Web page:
By Todd Cohen
Community Foundations of America has created a “technology roadmap” spelling out the full range of tech applications a community foundation would need.
Those applications, agreed to at a tech “Solution Summit” in March attended by representatives of 21 community foundations, address five basic functions community foundations must carry out, says Carla Dearing, the group’s CEO.
Those functions include back-office tasks for managing relations with customers and grantees; using the Internet to connect foundation staff, donors, advisers and grantees to that back-office data; maintaining a Web presence to support communication through means such as email, events and meetings; processing the management and custody of investments; and providing accountability through an analysis of the impact of grants.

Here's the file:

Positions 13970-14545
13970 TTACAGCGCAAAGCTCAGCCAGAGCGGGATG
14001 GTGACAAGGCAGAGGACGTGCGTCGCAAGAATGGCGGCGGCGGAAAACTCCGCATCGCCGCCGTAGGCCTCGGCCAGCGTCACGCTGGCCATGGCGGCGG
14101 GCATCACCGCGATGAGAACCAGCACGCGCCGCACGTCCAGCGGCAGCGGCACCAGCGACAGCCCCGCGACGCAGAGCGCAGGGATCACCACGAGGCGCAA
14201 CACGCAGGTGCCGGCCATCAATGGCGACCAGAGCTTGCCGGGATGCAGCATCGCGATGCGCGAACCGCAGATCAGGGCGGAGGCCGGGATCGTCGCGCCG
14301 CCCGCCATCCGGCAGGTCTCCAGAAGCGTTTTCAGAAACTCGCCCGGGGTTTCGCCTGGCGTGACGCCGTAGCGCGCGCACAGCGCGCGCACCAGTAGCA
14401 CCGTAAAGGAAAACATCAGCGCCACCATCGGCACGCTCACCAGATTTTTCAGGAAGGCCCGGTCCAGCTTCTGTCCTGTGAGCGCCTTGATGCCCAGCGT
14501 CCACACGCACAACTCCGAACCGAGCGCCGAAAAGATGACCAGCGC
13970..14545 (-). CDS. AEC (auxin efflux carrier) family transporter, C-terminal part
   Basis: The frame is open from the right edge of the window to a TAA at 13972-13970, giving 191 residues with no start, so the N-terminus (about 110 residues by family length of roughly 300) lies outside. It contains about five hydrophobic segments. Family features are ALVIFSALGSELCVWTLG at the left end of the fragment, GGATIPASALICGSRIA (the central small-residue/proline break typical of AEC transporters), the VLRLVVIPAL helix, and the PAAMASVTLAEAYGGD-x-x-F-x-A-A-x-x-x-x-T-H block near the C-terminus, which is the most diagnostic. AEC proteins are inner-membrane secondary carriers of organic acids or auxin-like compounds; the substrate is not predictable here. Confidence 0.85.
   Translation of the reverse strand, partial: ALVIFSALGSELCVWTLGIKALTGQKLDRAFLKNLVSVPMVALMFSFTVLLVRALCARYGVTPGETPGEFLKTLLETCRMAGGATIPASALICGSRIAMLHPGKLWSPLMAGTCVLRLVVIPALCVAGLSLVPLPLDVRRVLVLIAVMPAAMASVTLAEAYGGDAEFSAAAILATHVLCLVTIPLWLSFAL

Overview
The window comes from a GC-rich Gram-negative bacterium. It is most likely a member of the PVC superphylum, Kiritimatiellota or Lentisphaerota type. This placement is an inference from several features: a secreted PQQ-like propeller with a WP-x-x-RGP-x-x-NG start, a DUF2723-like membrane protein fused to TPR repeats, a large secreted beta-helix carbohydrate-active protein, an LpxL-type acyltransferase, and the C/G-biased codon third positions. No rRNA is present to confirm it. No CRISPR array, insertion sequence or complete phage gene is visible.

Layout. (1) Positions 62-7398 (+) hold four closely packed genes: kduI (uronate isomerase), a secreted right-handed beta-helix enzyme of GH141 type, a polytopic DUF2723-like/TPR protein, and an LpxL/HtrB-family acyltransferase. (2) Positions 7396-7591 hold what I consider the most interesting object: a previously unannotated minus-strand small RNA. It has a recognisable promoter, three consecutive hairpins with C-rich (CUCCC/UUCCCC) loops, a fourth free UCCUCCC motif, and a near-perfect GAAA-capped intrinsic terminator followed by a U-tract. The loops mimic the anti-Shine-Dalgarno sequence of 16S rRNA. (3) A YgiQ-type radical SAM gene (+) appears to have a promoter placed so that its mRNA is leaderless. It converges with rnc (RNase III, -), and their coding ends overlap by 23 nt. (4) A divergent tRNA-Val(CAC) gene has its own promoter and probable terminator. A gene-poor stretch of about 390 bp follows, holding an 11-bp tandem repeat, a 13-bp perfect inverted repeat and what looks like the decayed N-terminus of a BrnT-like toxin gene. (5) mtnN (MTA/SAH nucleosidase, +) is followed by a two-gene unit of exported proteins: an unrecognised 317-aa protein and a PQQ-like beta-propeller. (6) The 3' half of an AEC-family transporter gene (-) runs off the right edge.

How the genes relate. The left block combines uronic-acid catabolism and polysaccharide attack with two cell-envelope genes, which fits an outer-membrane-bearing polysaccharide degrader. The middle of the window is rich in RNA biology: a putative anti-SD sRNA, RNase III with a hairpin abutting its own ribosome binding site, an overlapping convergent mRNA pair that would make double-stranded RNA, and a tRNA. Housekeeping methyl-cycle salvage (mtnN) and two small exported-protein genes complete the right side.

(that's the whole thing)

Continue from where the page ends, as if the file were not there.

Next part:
Depending on its size and its existing tech resources and needs, a foundation could develop some or all of those tech functions in whatever sequence it wanted, says Dearing.
CFA has developed the communication function through its VisionMgr product that provides a Web-site template for communications with donors, grantees and other constituents.
Now that community foundations have agreed on the basic applications they will need, Dearing says, the challenge will be to strengthen and expand the network of tech providers to develop the applications.
CFA aims to lead a funding syndicate among a broad group of community foundations and groups representing them to finance development of the applications, she says.
“Our challenge is to create the demand and find ways to provide incentives for them to build for the future,” she says.